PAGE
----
According to company legend, the founder of the the Kellogg Company, William Keith Kellogg, initially signed each Corn Flakes package personally, to show that it was a genuine Kellogg product. A touched up version of his signature eventually became the company logo. Now, the company has started introducing an updated version of the wellknown signature, created with Interbrand.
This is not the first time Kellogg's changes its logo. The Kellogg's signature we recognize started becoming standardized in the late 1910s and 1920s. After that, it has gone through occasional minor changes. The version used until now was introduced in the 1970s.
However, this latest change is greater than any of the previous updates. Some of the thicker parts of the signature have been made somewhat smoother. The most noticable change is that all letters, except the K, are now joined together. The imaginary person who wrote the previous signatures always "lifted his pencil" between the second L and the O and between the two Gs. The trademark K has changed the least, with the most noticeable alteration being that the stem is now connected to the rest of the letter.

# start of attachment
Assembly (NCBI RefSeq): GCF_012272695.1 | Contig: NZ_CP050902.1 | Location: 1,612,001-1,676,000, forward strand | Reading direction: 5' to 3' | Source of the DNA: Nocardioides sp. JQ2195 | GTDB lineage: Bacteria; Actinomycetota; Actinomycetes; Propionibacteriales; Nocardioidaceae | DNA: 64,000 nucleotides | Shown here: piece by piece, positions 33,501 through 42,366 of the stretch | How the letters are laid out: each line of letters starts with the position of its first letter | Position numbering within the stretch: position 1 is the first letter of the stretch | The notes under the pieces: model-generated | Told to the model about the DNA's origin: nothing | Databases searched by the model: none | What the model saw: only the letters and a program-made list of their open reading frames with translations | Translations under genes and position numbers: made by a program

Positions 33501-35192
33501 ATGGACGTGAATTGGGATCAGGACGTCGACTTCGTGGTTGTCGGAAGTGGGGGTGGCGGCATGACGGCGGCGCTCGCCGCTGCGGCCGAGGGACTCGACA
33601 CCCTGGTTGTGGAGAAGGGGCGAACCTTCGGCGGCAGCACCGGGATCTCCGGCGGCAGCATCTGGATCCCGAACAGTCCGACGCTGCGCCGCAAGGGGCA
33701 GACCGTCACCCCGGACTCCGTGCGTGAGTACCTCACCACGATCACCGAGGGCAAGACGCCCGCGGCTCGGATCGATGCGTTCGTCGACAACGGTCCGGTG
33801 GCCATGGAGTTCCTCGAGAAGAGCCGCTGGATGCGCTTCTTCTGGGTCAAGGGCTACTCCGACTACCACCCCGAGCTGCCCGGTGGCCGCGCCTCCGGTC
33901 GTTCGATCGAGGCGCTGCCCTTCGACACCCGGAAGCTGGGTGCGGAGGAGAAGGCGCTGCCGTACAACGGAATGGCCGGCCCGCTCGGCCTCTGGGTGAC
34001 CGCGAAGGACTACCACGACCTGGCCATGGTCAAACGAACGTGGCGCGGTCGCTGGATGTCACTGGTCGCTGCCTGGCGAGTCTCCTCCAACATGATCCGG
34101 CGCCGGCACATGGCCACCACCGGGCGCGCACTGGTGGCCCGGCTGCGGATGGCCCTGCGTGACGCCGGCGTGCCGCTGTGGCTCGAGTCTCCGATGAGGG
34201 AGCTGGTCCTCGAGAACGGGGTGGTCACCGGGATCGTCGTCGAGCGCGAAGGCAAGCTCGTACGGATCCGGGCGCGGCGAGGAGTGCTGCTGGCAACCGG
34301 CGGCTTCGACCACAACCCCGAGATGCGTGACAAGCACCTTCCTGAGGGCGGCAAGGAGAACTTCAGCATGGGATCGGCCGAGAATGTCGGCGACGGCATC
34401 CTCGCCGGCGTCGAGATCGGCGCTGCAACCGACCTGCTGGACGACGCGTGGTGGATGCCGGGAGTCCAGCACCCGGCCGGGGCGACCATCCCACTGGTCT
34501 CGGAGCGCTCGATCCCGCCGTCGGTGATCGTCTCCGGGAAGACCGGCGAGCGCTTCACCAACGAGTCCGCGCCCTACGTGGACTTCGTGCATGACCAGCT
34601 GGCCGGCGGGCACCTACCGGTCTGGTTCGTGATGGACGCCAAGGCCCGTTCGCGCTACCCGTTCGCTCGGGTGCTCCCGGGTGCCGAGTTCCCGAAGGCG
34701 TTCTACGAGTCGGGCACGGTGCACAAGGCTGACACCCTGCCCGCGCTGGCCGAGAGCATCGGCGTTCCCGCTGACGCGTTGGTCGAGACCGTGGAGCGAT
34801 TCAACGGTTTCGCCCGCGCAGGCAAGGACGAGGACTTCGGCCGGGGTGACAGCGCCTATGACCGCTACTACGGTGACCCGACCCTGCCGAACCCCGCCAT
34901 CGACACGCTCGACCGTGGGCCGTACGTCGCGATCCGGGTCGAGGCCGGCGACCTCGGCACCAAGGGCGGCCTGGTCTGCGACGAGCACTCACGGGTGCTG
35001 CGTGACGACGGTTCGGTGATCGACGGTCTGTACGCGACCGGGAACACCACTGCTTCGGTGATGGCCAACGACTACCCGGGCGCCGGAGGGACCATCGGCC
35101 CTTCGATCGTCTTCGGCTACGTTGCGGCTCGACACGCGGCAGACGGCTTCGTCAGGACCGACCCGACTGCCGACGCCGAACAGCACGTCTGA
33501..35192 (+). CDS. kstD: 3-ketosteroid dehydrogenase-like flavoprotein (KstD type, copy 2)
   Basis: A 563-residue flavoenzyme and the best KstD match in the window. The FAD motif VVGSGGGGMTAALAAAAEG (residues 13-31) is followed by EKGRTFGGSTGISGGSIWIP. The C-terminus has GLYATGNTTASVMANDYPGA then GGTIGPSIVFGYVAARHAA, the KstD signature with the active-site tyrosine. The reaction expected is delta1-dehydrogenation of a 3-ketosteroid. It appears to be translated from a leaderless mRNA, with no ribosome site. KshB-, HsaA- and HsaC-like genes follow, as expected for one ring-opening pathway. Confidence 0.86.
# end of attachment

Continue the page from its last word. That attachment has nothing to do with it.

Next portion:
The change will probably go by largely unnoticed by almost all Kellogg's costumers. Most people would probably have to be told the logo had changed in order to notice it. And that is somewhat intentional, as the update is part of a marketing push that is said to refresh the brand "in ways consumers will continue to relate to".
The updated signature has been used in the United States at least since February. A press release about the change was sent out on May 14.
|One of the first "modern" Kellogg's logos. This one is from 1920.|
|Outlines of the new logo (red) on top of the old one (gray).|
|Outlines of the new and old K.|
Press release (archive)